The Stamp BOA shoes are just above average in terms of rigidity. They aren’t in the top of our test class in terms of stiffness, but they also aren’t flimsy and flexy. We found part of the reason that these shoes work so well off of the bike is the fact that they have a more natural flex to them. This aids the walking motion and is far more pleasant.

On the bike, the shoes are stiff enough without being overly stiff. When you get up and out of the saddle to put the power down, it feels like virtually all of your energy is transferring into the pedals. We would have no hesitation bringing these shoes along for a big, pedal-y all-day ride.

The perforated tongue and small mech panels on the sides of the shoe...
The perforated tongue and small mech panels on the sides of the shoe allow for decent breathability. These shoes dry quickly as well.
Photo: Pat Donahue

Breathability


The Stamp BOA shoes, once again, slot in the middle of the pack in terms of breathability. There are mesh “windows” on each side of the shoe designed to let air pass through and escape. The toe has small perforations to allow for some additional airflow. We found the mesh windows to function as intended. The small perforations on the toe were not noticeable.

The relatively thin and heavily perforated tongue was a nice touch. This area of the shoe sees a lot of wind and generates a lot of heat. The tongue certainly promoted airflow and more importantly, dried quickly after some of our wet rides. These shoes are far from the warmest shoes we tested, but we wouldn't necessarily describe them as particularly airy either. We found they slot into the middle ground where they should work relatively well in a wide range of temperatures and conditions.

The firmer rubber on the soles of the Stamp Boa should last a long...
The firmer rubber on the soles of the Stamp Boa should last a long time. We didn't experience excessive pin scarring during testing with this pair.
Photo: Pat Donahue

Durability


Throughout testing, we observed no signs of premature wear or material breakdown. The stitches, bonds, and materials all look nearly new other than a healthy coating of dust and some sweat droplets. Both the Velcro strap and the BOA dial and cable are still functioning perfectly. Crankbrothers even went out of their way to hide the BOA cable eyelets under the sides of the tongue for added protection. The location of the Boa dial on the side of the shoe does leave it somewhat prone to damage should you scrape your shoe on something while riding.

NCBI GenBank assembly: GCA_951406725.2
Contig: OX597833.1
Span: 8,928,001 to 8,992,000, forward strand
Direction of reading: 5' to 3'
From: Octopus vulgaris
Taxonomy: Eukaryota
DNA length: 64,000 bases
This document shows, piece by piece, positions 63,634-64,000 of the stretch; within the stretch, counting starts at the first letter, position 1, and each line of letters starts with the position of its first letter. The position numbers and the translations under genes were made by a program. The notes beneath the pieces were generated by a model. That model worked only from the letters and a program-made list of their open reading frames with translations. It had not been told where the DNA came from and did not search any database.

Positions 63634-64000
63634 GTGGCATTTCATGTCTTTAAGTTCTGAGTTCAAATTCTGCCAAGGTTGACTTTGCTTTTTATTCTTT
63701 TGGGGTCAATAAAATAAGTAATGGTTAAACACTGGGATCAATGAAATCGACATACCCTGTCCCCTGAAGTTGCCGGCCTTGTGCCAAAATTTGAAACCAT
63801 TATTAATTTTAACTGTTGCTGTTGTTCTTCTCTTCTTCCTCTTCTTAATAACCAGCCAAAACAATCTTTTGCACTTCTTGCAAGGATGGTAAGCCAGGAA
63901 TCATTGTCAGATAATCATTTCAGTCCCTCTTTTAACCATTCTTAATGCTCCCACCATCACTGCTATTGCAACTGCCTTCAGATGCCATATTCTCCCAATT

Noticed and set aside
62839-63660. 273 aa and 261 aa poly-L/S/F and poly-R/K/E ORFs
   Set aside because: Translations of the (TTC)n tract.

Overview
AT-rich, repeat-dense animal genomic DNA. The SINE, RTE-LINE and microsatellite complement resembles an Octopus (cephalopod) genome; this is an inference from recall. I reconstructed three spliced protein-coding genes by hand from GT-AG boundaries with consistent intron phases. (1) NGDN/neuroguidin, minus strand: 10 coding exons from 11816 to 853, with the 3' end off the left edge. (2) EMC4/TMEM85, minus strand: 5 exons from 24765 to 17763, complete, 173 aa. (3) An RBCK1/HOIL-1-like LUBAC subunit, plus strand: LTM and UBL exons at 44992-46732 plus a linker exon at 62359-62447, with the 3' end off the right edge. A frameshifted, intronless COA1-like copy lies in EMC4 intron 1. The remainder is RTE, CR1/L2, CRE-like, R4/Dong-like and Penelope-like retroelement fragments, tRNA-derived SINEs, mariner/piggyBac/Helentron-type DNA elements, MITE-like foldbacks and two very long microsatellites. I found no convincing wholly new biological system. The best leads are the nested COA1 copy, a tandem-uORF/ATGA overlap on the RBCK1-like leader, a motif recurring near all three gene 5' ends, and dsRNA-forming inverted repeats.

The BOA closure system is a bit of a polarizing topic. Some flat pedal riders have been asking for them for years, while others would rather stick with the simplicity of laces. As well as it worked on these test shoes, the system is a bit more complicated than a simple set of laces. In the past, this tester has owned shoes where the BOA dial failed. Replacement parts are available, but they can be tricky to install and it's simply a hassle. Again, the BOA system on these shoes is still functioning flawlessly. If riders are particularly concerned with maximum durability or ease of replacement, however, laces may be a better choice.

With a mid-pack weight, the Stamp Boa shoes are good for just about...
With a mid-pack weight, the Stamp Boa shoes are good for just about any style of riding.
Photo: Pat Donahue

Weight


At 416-grams, the Stamp BOA shoes are in the middle of the pack in terms of weight. If we are splitting hairs, they trend towards the lighter side of our test class. When you are handling the shoe, they feel about average.

On the bike, the weight isn’t much of a story. They don’t feel like big, bruising gravity shoes or lightweight trail shoes. As a result, they work very well in a large number of situations. Long rides, enduro-y shuttles, bike park, these shoes will handle any situation.

With a tread design "optimized" to work with the Stamp pedals, these...
With a tread design "optimized" to work with the Stamp pedals, these shoes might work best in that configuration.
Photo: Pat Donahue

Value


The Stamp BOA shoes represent an average value. They deliver relatively solid performance on the trail, although they never stand out as particularly good or bad. Instead, they get things done in a business-like manner. If you already happen to own a pair of Stamp pedals, then perhaps it would make more sense since they are optimized to work together.

Conclusion


The CrankBrothers Stamp BOA are understated and functional flat pedal shoes. They offer clean looks and well-rounded but relatively average performance on the trail. While they don't necessarily stand out from the competition we feel they are still a good option for many riders to consider. They also come in three closure styles and price points to suit varying preferences and budgets.

The Stamp Boa shoes work well enough but didn't stand out from the...
The Stamp Boa shoes work well enough but didn't stand out from the competition.
Photo: Pat Donahue

Pat Donahue